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ORIGINAL ARTICLES

Whole-Process Emergency Training of Personal Protective Equipment Helps Healthcare Workers Against COVID-19

Design and Effect

Tan, Wenhui BN; Ye, Yuying BN; Yang, Yijing BS; Chen, Zhu MM; Yang, Xinglong MD; Zhu, Caizhong MD; Chen, Dong MD; Tan, Junyuan MS; Zhen, Cheng PhD

Author Information
Journal of Occupational and Environmental Medicine: June 2020 - Volume 62 - Issue 6 - p 420-423
doi: 10.1097/JOM.0000000000001877

Abstract

The Corona Virus Disease 2019 (COVID-19) has been prevalent in Wuhan, China since the end of 2019 and has been characterized as a pandemic by World Health Organization (WHO).1,2 This disease has a high rate of nosocomial infection and healthcare workers (HCWs) are susceptible to it.3 More than 1000 medical workers have been infected in China and a few of them have died.4 In order to protect themselves and prevent cross infection, HCWs need to learn how to use personal protective equipment (PPE) correctly.

The disease may cause large-scale infection in a short period of time and bring great pressure to the regional health care system. Many HCWs, no matter what department they work in, have chance to contact patients or their body fluids. Considering the urgency of the situation and the large number of HCWs to be trained, the PPE training for HCWs should be easy to implement while ensuring the effect.

In this study, an emergency training program based on whole-process simulation was carried out in order to help HCWs quickly learn how to use PPE. At the same time, the training effect was evaluated to find out the shortcomings of the program and improve it.

METHODS

This study was conducted in a tertiary hospital in Beijing, China. During the COVID-19 epidemic, it was a designated hospital for confirmed and suspected patients in Beijing. The clinical skill training center of the hospital has simulated wards specialized for infectious disease and complete sets of training equipment. It had organized trainings and drills targeting highly contagious diseases such as Ebola virus disease (EVD) and H7N9 avian influenza.

The clinical skill training center was responsible for the development of the program. After several rounds of discussion, the teachers of the training center determined the content, process, and assessment criteria. There were four full-time teachers and five training assistants undertook the task. All teachers and assistants had received internal training and passed evaluation to ensure that their operations meet the unified standards and they can guide the trainees correctly.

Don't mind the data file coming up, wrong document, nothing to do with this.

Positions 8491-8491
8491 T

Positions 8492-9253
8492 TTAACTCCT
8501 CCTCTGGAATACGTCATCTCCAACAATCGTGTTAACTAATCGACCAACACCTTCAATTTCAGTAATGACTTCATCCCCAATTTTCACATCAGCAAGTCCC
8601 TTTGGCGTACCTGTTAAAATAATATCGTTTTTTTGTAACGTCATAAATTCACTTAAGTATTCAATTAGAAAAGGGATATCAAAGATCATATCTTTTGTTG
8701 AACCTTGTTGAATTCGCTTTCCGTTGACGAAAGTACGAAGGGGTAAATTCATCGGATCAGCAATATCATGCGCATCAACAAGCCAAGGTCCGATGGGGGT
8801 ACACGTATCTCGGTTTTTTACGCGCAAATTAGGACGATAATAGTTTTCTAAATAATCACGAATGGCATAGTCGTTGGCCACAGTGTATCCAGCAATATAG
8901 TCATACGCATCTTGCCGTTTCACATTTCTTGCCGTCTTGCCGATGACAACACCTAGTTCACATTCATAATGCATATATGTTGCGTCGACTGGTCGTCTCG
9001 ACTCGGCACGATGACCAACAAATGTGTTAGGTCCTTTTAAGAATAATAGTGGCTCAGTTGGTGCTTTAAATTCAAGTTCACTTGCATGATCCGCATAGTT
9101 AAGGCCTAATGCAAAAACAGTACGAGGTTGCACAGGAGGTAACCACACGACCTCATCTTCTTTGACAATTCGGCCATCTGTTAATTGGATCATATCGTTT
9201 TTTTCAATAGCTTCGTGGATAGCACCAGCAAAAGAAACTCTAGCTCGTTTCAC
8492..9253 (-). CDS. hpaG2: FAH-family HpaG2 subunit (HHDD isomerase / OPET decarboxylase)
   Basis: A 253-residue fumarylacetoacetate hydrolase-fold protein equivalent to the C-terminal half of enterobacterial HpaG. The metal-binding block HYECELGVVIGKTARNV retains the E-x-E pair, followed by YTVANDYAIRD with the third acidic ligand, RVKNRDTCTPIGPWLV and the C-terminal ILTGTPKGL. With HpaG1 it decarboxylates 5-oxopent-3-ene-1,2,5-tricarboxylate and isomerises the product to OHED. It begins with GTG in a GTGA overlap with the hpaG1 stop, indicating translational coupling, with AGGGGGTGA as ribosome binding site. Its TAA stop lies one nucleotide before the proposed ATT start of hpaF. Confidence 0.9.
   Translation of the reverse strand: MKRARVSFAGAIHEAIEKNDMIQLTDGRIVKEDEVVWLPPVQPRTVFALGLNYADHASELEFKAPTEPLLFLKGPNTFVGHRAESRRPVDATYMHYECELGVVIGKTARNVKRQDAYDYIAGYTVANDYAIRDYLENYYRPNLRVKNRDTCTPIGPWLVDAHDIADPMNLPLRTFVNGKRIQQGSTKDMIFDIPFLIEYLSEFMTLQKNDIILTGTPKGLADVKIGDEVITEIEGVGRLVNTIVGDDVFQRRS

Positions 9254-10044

The trainees of this study were HCWs in the hospital, including doctors, nurses, and other personnel (pharmacists, technicians, researchers, etc).

The training process was divided into three sections: (1) lecture and demonstration; (2) simulation exercise; (3) test and evaluation. In the “lecture and demonstration” section, a teacher demonstrated each operation of the workflow in different areas of the wards (including the clean area, the potentially contaminated area and the contaminated area) and the trainees followed the teacher synchronously. There were two more assistants on site to provide guidance. In the “simulation exercise” section, the participants needed to exercise all the skills in sequence. The teachers and assistants were watching to help them. In the “test and evaluation” section, the trainees had to complete the workflow in pairs. The teachers assessed each operation and summarized the total scores. Section 2 and 3 were finished in the simulated ward, where the different areas and buffer rooms were identified with lines on the ground to imitate the real infectious disease ward. Finally, there would be a comment after the assessment.

The training contents were formulated according to the international and national standards.5–10 The course included donning and doffing of split work clothes, work shoes, and seven kinds of PPE (disposable hat, N95 respirator, goggles, face shield, gloves, protective coverall and boot cover). Meanwhile, hand hygiene and medical waste discarding were also emphasized.